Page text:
Live: From Here begs to be heard live in a to it, one which makes material recorded at the
to Eternity sweltering club where every- tiny Lyceum in London indistinguishable from
Epic one shouts along with the songs recorded while opening for the Who at Shea
Reviewed by anthemic choruses. Stadium.
Christian Hoard "Live" kicks off with an The record cleans up some of the rough edges of
For the Daily especially energetic a live Clash gig without realizing, perhaps, that
"Complete Control," a fervid the rough edges were the point.
nt against corporate infiltration of the punk The song selection is also puzzling: All of the
ene, and the rest of the seven songs culled from hard-rocking hooks are here, but then again, they
e Clash's 1977 self-titled debut hold up on their were already there in compelling form on the old
vn as simply good punk songwriting let loose records. Only the uncharacteristically plaintive
re "Straight to Hell" and "Armagideon Time," with
The goofy militarism rife in most Clash lyrics guest vocalist Mikey Dread, work significantly better
suffers from bad timing
live than they did on their original recordings.
Still, as the CD's liner notes - all written by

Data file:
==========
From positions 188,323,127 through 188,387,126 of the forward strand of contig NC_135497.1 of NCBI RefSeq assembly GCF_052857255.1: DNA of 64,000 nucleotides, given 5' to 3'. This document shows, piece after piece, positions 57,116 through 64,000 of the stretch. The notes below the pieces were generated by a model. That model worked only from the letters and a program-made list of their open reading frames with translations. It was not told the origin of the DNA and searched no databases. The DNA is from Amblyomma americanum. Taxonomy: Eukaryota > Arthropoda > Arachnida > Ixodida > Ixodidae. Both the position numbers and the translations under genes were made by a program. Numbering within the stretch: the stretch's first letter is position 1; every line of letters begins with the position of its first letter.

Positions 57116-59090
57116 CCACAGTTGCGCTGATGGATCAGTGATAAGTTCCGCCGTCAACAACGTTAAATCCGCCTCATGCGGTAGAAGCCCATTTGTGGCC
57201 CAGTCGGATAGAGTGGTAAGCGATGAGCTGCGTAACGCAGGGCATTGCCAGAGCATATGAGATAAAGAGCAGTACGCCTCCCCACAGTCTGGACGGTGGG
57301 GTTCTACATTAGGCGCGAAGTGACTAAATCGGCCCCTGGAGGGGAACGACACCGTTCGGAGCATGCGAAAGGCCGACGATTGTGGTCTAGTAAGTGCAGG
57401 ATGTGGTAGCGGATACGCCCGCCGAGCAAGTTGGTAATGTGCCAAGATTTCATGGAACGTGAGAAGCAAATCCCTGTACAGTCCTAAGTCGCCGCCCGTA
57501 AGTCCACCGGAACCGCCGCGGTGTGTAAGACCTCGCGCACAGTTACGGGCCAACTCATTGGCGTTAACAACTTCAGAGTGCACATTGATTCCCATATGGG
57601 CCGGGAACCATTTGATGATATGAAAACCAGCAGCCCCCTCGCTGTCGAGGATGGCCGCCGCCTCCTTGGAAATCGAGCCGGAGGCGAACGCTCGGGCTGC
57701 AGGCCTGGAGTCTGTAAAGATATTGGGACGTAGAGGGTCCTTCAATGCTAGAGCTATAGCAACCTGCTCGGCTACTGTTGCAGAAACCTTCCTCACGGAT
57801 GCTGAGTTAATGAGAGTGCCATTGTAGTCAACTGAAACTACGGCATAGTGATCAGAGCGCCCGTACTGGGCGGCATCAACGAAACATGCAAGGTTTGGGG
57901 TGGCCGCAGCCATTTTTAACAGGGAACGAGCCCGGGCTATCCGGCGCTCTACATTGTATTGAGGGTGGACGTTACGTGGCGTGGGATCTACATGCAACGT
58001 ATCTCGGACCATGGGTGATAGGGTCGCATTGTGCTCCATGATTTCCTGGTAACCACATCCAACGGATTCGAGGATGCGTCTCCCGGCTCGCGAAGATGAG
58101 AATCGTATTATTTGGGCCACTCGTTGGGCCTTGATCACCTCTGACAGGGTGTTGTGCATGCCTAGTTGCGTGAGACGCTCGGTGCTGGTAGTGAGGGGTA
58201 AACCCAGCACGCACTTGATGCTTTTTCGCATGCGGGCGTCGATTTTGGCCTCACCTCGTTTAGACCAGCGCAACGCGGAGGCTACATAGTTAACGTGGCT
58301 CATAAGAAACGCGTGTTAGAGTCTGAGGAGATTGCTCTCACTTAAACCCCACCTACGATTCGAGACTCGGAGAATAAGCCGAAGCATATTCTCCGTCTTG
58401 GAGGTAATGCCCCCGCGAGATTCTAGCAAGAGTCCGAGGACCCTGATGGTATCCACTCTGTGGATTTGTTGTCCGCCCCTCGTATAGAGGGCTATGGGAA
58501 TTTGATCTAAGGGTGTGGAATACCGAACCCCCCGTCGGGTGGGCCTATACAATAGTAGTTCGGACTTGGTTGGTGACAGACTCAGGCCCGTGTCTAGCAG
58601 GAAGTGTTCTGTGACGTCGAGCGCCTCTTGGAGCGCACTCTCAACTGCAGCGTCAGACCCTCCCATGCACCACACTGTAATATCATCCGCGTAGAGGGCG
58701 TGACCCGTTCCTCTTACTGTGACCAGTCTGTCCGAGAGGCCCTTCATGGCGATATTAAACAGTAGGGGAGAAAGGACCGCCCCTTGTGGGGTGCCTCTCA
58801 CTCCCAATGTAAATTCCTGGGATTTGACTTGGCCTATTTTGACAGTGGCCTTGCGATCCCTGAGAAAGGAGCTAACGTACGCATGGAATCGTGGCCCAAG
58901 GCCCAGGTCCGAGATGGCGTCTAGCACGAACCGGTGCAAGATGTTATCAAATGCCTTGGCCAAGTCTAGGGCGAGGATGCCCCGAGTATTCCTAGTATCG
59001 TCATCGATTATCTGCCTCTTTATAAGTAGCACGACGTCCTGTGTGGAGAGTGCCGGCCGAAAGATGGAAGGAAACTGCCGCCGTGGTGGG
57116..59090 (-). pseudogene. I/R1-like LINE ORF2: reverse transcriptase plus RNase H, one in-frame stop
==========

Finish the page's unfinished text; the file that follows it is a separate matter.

fans - suggest, it's hard to go entirely wrong with
any Clash compilation, and "Live" is a nice, if
imperfect, document of the music of the band that
ruled the time before punk was swept away by new
iaroahe reigns over hip-hop with solo debut 'Affairs'
song features a repetitive horn sam-
ple that could put someone under
hypnosis. As he rhymes, Pharoahe
calls out to his audience and
receives the response he beckons
Though the beat takes precedent
over the lyrics, one line serves to
foreshadow other tracks on the
album: "Ignorant minds, I free 'em/
If you tired of the same ol' everyday
you will agree, um."
On "The Truth," Pharoahe shows
his more complex side with the help
of Common(Sense) and Talib Kweli.
His lyrics suggest that he finds
truth to be brutal at times, but it is
still needed in order to become a
This concept is in direct contrast
with "Simon Says"' fury-charged